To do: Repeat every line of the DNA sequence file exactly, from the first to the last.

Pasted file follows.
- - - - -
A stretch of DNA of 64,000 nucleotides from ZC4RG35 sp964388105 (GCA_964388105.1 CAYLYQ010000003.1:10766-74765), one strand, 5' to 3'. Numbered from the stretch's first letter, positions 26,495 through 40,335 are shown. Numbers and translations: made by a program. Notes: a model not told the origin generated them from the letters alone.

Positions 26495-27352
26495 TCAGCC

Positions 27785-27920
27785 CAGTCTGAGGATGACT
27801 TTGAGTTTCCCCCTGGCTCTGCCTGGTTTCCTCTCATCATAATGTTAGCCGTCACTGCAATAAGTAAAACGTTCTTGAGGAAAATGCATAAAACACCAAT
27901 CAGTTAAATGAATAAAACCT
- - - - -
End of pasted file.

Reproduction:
A stretch of DNA of 64,000 nucleotides from ZC4RG35 sp964388105 (GCA_964388105.1 CAYLYQ010000003.1:10766-74765), one strand, 5' to 3'. Numbered from the stretch's first letter, positions 26,495 through 40,335 are shown. Numbers and translations: made by a program. Notes: a model not told the origin generated them from the letters alone.

Positions 26495-27352
26495 TCAGCC

Positions 27785-27920
27785 CAGTCTGAGGATGACT
27801 TTGAGTTTCCCCCTGGCTCTGCCTGGTTTCCTCTCATCATAATGTTAGCCGTCACTGCAATAAGTAAAACGTTCTTGAGGAAAATGCATAAAACACCAAT
27901 CAGTTAAATGAATAAAACCT